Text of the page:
November 12, 2017 - 11:56am EST by
2017 2018
Price: 118.30 EPS 5.67 6.20
Shares Out. (in M): 440 P/E 20.8 19.1
Market Cap (in $M): 52,076 P/FCF 0 0
Net Debt (in $M): 6,260 EBIT 4 4
TEV ($): 58,669 TEV/EBIT 15.5 14.4

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  • Merger Arbitrage
  • Arbitrage
  • Agriculture


Monsanto is a risk arb which offers a nice risk-adjusted return today, with a decent absolute P&L opportunity over a realatively short duration and simple technical dynamics which explain the recent weakness (& buying opportunity).


Monsanto is the global #1 in the production of genetically modified ("GM") seeds and traits and the global #5 in the production of crop chemicals. The seeds/traits business contributed 75% of FY17 revenue but 90% of FY17 EBIT with the remainder coming from crop chemicals. In seeds/traits Monsanto has an extremely strong franchise while in crop chemicals, they basically just produce glyphosate (glyphosate is an off-patent herbicide and this is a low margin and very volatile business where pricing is determined by Chinese market conditions and where the rest of the world's producers are price takers).

In the seeds/traits business, Monsanto benefits from enormous barriers to entry - seeds are a relatively small portion of total farmer budgets but a mission-critical item, the relationships between ag. product salesmen and farmers are often multi-decadal affairs meaning that farmers tend to be very sticky customers, the pool of intellectual capital that Monsanto has developed over the last ~ 30 years of R&D represents an unassailable barrier to new entrants (breeding new seeds/traits takes place over a seasonal cycle, so even if you started from scratch with $100b of capital, you'd still be missing 30 years worth of seasons in order to continually test and refine your products). In the US, market shares reflect these barriers - with Monsanto & Pioneer (part of DuPont, now DowDuPont) holding ~ 75% of the market for corn seeds and ~ 60% of the market for soybean seeds between themselves, pretty consistently for the last decade (if there is a direction of travel it is that these two playesr have gradually been taking share over time). Where GM seeds are accepted internatnioally the picture tends to be similar, I just don't have hard data. Further reflcting the strength of this business, over the last 6 years, the average annual price increase taken has been just over 5%. This is not quite an apples-to-apples number however, as these price increases were accompanied by seed yield increases over the same period, so the price per unit of seed output from the farmers' perspective rose at a slower rate. The typical rule of thumb historically has been that the seeds/traits companies split 50/50 between themselves and the farmers incremental productivity gains, so (using that math) from the farmers perspective real pricing has risen at a more stomach-able ~ 2.5% per year.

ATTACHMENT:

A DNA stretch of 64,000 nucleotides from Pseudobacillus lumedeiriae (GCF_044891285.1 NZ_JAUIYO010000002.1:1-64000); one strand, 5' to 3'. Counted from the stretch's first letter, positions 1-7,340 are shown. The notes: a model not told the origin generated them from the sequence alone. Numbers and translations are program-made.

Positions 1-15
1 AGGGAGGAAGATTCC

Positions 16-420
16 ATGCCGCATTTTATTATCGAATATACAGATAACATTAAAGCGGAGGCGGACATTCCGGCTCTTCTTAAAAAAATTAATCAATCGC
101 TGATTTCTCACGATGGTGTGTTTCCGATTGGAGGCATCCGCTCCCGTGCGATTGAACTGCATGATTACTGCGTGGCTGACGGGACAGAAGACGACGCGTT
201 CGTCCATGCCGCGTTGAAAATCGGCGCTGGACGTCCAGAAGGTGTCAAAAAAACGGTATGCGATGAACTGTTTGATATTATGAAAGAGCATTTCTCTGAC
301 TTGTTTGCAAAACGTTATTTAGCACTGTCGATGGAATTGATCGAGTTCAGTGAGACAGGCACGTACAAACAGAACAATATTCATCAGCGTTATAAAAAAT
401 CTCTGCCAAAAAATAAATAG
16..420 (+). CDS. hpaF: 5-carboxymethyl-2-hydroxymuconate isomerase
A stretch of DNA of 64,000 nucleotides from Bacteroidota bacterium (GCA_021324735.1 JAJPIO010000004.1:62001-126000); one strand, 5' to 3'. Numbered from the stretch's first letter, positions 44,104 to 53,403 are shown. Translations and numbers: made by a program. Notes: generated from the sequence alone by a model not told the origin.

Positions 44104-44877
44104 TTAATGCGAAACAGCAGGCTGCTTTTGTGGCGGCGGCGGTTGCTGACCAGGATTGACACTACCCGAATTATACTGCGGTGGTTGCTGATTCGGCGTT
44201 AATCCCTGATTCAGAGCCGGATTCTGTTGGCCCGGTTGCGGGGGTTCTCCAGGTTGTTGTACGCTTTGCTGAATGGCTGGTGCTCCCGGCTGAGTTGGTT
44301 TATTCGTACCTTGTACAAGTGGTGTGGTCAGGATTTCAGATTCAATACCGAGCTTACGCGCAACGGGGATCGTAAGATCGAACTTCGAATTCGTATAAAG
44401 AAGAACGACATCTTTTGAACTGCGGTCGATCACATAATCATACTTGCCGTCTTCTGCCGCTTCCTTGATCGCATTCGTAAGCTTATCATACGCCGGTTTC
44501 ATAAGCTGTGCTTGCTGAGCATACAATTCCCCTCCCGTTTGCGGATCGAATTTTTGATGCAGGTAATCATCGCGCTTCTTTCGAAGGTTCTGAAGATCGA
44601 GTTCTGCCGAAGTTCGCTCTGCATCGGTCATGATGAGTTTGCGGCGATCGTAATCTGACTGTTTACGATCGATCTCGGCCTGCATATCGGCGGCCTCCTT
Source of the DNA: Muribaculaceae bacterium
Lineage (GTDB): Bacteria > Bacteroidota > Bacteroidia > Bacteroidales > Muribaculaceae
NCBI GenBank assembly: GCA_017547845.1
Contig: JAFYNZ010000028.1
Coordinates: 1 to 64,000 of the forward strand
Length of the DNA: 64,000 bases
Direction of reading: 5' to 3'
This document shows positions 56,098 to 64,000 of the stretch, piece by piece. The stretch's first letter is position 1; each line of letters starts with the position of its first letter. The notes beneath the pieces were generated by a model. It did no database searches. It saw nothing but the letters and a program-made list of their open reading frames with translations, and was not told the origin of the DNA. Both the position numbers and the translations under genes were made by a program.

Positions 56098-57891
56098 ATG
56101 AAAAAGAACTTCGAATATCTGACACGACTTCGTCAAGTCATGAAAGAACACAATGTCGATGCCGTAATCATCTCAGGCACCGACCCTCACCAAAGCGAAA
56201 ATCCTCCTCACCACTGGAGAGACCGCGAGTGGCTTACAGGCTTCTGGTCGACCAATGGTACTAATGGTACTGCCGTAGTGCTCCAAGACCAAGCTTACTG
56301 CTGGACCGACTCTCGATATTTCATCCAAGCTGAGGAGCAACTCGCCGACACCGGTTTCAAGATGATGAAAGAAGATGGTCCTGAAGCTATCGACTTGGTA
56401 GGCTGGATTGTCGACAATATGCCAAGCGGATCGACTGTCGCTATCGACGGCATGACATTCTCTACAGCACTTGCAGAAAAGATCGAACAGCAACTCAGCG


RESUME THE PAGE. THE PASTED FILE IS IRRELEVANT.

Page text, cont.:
So 90% of Monsanto's EBIT comes from demonstrably competitively advantaged business. On top of that, the LT growth prospects look pretty good. Monsanto (as do its peers) benefits from the combination of a growing global population and growing levels of per capita food consumption (between population growth and per capita growth, total food consumption is expected to double by 2050 = 2-2.5% global volume end market growth for 30+ years). Combine this with the fact that arable land is a finite resource and it becomes clear that yield enhancing strategies are required. There are three basic yield enhancing strategies - (1) better capital equipment (tractors, harvesters etc), (2) more chemicals and (3) better seeds. Its beyond the scope of this write up but better seeds are likely the best choice for most farmers given their fast payback periods (vs capital equipment) and lack of negative externalities (vs incremental chemical usage).